How and when you receive your settlement claim can have a big impact on the amount of taxes you will owe the Internal Revenue Service and the State of California. In this article, we will discuss some of the consequences and potential ways to limit your tax liability once you receive your settlement of judgment.
The Law Offices of Edward Misleh, APC is a Sacramento law firm, located in Sacramento, California that practices personal injury law. We represent clients in Sacramento, California and clients in Northern California with services they need and deserve when addressing injuries suffered from an auto accident or slip and fall due to another party’s negligence. Call now our Lawyer Hotline. We offer a free consultation and no upfront fees. We get paid only when we settle your case. Call now 916-443-1267 for your free consultation.
Personal Injury Claim Tax
Your personal injury claim tax can be substantial, but there are steps you can take to reduce any potential tax liability.
Tax on Settlements and Judgments
You will have more options to reduce personal injury claim tax liability if a case settles rather than goes to judgment. You can influence how your recovery is taxed by how you deal with these issues.
Taxes Depend on the “Origin of the Claim.”
Your personal injury claim tax is determined on settlements and judgments according to the item for which the plaintiff was seeking recovery. If you get laid off at work and sue your employer for discrimination seeking wages and severance, you’ll be taxed as receiving wages. In fact, your former employer will probably withhold income and employment taxes on all (or part of) your settlement even if you no longer work there. But if you sue for damage to your condominium by a negligent building contractor, your recovery will not be taxed as income but will be treated as a reduction in your purchase price of the condominium.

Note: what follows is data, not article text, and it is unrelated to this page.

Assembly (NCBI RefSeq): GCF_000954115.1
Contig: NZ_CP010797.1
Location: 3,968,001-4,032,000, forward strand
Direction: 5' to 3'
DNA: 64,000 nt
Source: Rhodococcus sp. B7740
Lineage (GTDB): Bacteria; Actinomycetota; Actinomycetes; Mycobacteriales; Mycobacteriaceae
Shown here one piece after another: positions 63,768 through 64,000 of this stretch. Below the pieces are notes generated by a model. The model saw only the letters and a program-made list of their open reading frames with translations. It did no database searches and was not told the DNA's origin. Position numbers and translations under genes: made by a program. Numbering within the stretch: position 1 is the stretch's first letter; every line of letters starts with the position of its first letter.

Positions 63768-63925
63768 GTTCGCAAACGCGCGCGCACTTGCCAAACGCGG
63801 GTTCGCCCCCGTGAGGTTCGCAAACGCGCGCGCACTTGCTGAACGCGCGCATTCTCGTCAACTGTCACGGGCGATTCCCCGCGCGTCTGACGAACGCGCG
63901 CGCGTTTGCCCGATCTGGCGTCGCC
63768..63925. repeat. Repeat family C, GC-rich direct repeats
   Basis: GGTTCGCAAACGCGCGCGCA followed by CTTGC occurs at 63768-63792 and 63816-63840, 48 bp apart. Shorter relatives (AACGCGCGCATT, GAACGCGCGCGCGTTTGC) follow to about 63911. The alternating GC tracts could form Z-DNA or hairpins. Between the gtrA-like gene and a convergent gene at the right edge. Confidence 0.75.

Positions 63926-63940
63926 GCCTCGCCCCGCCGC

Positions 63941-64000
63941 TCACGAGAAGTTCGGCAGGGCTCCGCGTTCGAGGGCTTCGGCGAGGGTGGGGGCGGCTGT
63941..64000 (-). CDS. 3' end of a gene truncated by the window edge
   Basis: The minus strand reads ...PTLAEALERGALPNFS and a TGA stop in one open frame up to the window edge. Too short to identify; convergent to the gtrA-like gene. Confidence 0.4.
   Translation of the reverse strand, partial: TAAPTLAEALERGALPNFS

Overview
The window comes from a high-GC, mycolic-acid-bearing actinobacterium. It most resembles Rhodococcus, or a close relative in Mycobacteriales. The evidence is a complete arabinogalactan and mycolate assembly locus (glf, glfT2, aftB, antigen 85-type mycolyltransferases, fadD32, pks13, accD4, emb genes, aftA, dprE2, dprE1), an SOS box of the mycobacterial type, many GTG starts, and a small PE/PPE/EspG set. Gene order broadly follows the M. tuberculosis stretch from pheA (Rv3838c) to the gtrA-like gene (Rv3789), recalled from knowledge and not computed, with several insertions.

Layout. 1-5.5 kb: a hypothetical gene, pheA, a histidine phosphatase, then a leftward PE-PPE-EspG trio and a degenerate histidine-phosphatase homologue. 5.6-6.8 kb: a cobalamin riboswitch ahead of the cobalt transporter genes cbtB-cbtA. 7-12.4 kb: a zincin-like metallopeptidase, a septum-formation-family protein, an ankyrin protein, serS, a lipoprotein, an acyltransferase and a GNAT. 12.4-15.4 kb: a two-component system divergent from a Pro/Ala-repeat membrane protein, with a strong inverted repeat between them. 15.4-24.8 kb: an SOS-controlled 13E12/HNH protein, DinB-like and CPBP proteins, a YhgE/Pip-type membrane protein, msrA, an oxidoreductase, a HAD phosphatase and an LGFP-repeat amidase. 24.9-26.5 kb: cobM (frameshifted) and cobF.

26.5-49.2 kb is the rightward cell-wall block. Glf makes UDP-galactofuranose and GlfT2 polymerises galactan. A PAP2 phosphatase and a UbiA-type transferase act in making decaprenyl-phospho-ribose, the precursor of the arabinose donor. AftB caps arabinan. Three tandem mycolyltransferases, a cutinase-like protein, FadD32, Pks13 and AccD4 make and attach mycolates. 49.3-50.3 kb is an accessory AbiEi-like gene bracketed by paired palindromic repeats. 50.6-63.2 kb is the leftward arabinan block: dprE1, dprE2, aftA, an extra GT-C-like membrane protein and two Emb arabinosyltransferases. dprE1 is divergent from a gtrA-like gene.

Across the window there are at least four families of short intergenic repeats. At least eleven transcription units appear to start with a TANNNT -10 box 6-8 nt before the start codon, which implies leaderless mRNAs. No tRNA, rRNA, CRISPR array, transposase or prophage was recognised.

Personal Physical Injuries and Physical Sickness is Tax Free
If you sue for personal physical injuries like a slip and fall or car accident, your damages are tax-free. However, to avoid any tax, your injury must be “physical.” Neither the IRS nor Congress has made clear what that means, but the IRS will require that your injuries be visible to be “physical.” This “observable bodily harm” standard generally means that if you sue for intentional infliction of emotional distress or for sexual harassment, your recovery is taxed.
Medical Expenses are Tax Free
Even if your injuries are purely emotional, payments for medical expenses are tax-free, and what constitutes “medical expenses” is surprisingly liberal. For example, payments to a psychiatrist or counselor qualify, as do payments to a chiropractor or physical therapist. Many nontraditional treatments count too.
Allocating Damages Can Save Taxes
Most legal disputes involve multiple issues and you may be able to enter into an agreement about what is being paid which can benefits both you and the other party. It is almost always best for plaintiff and defendant to try to agree on what is being paid and its tax treatment. Such agreements aren’t binding on the IRS or the courts in later tax disputes, but they are rarely ignored. In fact, as a practical matter, what the parties put down in the agreement is often followed. If you’re settling an employment suit, you could allocate payments for wages (which require withholding of taxes and a W-2 form); emotional distress damages (non-wage tax reported on a 1099 form); reimbursed business expenses (nontaxable, unless previously deducted); and pension or fringe benefit payments (usually nontaxable).
You May Have Capital Gains Instead of Ordinary Income
Outside the realm of suits for accidents or injuries, just about everything is income. However, that doesn’t answer the question of how it’s taxed. If your suit is about damage to your house or your factory, the resulting settlement may be treated as capital gain, taxed at a current top rate of 15% instead of 35%. Even better, depending on your tax “basis” (basically, your original purchase price, increased by any improvements you’ve made, and decreased by depreciation, if any), your settlement may be treated as a recovery of basis, not income.
Your Tax Liability on Attorney Fees
If you are the plaintiff and have entered into a contingency fee agreement with your attorney, you will be taxed on the entire settlement amount, even if the defendant pays your lawyer directly his percentage.
Punitive Damages and Interest are Taxed
If you are injured in a car crash, damages your receive as compensation is tax free but, any payment you receive as punitive damages and any pre-judgment or post-judgment interest you receive is taxed.
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